pipeline safety

Environmental Injustice: 15 advocates arrested outside Gov mansion

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One person's economic gain is another person's health problem:

The state is failing low-income communities with large African-American and Native American populations by allowing polluting industries to concentrate in their counties, a group of residents said Wednesday as they demanded that an environmental justice advisory board do more to advocate for them.

Opponents of Enviva, a company that produces wood pellets by the ton for export, the proposed Atlantic Coast Pipeline, coal ash disposal sites, and industrial agriculture said the DEQ is watching out for industries and not the people who live near those operations.

Environmental justice issues have plagued minority communities since the dawn of the industrial revolution, and very few improvements have been made to this day. Government has, for the most part, ignored the formula industry uses in site selection (cheap land, powerless people). And in many cases has actually taken an active role in the unfair process, via zoning and permitting practices. While I do support both Governor Cooper and Michael Regan, I also support this message:

Opposition to the MVP Southgate pipeline is growing

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And that includes NC DEQ, which is refreshing:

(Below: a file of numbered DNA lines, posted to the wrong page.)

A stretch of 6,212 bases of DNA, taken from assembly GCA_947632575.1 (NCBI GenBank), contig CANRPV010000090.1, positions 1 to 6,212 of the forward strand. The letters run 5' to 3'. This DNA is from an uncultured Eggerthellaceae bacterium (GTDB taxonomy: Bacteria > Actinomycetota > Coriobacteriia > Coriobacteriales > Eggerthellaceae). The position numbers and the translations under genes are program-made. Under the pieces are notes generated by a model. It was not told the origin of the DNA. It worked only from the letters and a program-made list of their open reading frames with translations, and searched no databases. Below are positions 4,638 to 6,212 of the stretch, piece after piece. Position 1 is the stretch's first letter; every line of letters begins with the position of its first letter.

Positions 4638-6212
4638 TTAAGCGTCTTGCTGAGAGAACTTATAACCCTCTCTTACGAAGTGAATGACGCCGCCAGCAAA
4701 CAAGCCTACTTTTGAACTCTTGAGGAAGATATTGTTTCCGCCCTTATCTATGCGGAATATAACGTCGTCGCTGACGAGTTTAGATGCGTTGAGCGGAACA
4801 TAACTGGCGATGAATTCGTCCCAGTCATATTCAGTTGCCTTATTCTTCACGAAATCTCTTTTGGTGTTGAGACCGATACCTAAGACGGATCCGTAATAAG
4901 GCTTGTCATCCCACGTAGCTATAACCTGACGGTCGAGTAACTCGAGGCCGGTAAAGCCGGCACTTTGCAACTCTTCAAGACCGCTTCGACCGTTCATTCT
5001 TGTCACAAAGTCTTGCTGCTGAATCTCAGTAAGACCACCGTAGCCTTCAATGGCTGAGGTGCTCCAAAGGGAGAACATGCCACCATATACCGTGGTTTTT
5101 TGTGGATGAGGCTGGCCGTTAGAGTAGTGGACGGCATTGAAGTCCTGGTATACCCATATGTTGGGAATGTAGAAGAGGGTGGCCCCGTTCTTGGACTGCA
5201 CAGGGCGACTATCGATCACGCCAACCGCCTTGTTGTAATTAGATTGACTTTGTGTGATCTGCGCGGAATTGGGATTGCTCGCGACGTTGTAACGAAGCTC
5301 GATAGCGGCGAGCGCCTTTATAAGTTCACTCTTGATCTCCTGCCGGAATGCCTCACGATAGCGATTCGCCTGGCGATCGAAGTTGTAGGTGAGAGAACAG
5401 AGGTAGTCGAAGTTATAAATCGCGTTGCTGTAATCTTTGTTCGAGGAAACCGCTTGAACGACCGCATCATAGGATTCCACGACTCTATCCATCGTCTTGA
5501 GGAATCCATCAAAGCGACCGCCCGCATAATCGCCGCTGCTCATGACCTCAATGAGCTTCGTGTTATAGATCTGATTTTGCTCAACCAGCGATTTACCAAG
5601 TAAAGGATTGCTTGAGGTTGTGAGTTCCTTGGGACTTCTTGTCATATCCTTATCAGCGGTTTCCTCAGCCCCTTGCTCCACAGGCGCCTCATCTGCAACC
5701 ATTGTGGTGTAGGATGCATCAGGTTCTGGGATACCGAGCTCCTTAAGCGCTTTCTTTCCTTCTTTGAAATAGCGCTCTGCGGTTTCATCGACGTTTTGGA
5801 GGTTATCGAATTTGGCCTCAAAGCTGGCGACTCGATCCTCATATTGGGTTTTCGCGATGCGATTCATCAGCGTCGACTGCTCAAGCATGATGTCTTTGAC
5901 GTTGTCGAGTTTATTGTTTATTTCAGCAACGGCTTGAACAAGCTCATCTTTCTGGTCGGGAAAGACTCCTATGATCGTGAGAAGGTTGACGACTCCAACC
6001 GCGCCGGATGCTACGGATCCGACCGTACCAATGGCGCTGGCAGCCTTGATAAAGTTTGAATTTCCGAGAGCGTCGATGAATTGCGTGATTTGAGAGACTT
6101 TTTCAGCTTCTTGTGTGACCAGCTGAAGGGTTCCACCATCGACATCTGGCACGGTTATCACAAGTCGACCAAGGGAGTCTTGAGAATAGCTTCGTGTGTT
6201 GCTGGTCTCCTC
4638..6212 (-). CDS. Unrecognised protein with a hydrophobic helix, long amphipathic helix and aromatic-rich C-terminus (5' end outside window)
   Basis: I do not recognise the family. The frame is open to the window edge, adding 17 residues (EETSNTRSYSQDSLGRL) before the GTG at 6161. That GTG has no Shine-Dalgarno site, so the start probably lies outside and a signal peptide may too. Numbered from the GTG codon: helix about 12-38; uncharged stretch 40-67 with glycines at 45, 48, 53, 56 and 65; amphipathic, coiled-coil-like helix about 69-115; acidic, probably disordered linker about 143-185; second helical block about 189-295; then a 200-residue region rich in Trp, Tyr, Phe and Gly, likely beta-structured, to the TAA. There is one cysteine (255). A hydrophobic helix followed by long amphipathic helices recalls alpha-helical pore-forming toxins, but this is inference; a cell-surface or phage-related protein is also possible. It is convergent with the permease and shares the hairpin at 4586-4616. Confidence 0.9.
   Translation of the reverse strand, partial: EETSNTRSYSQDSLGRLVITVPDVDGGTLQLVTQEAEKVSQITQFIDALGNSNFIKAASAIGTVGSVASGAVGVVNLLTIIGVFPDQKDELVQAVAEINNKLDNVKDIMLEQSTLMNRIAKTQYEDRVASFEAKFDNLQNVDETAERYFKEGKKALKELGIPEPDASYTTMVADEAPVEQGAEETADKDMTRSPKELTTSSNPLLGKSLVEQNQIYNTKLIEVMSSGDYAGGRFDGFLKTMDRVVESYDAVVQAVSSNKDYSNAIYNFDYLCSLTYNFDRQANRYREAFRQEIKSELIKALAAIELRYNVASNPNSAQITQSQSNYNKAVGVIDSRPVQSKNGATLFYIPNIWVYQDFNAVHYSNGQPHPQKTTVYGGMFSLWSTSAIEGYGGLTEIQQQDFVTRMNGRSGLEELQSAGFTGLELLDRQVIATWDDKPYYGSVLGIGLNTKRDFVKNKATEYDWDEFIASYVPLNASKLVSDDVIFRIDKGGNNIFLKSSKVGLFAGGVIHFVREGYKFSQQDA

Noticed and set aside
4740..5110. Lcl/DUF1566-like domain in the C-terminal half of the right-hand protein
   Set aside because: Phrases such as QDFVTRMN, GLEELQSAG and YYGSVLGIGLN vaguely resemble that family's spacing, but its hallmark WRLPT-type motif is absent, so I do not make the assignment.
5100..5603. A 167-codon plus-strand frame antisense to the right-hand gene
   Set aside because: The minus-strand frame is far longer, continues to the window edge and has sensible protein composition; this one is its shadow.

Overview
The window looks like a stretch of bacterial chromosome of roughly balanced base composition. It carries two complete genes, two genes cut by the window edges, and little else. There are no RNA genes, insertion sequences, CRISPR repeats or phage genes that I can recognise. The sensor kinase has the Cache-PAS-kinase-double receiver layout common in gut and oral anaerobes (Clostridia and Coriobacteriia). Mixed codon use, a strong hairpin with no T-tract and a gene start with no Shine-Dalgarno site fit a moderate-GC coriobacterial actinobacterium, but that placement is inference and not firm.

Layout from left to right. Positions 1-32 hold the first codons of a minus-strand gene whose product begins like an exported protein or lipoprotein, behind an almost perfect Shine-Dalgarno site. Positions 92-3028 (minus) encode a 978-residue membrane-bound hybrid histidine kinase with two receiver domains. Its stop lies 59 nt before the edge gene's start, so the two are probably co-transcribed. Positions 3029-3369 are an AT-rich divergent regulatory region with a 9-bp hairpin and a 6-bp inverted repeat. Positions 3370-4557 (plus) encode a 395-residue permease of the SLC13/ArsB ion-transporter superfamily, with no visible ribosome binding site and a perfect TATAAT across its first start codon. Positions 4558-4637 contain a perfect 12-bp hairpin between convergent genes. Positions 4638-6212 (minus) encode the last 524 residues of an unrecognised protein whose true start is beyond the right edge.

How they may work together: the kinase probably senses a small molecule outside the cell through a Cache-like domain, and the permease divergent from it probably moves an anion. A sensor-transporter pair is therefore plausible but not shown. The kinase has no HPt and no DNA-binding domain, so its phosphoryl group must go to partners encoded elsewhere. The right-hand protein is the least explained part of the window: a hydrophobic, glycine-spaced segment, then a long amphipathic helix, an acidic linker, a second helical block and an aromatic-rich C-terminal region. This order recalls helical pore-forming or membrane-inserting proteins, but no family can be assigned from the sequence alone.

“At this time the department remains unconvinced that the project satisfies the criteria for the commission to deem it in the public interest, and whether it is essential to ensure future growth and prosperity for North Carolinians,” Sheila Holman, assistant secretary for the environment at the N.C. Department of Environmental Quality, wrote to the Federal Energy Regulatory Commission.

Without demonstrated demand, the pipeline would just give Dominion Energy, formerly PSNC, an exclusive excess capacity, the DEQ writes. The proposed Mountain Valley Pipeline Southgate would be a 72-mile line connecting to the existing MVP in Pittsylvania County, Va., to carry Marcellus Shale gas to the distribution system south of Graham.

This project hasn't received a fraction of the statewide news coverage of the Atlantic Coast Pipeline, but here in Alamance County, it's stirred up a lot of controversy. The company has already sued 5 (if not more) landowners who refused to allow surveyors onto their property, and now the City of Burlington is rolling up its sleeves to fight due to the threat to a major drinking water reservoir: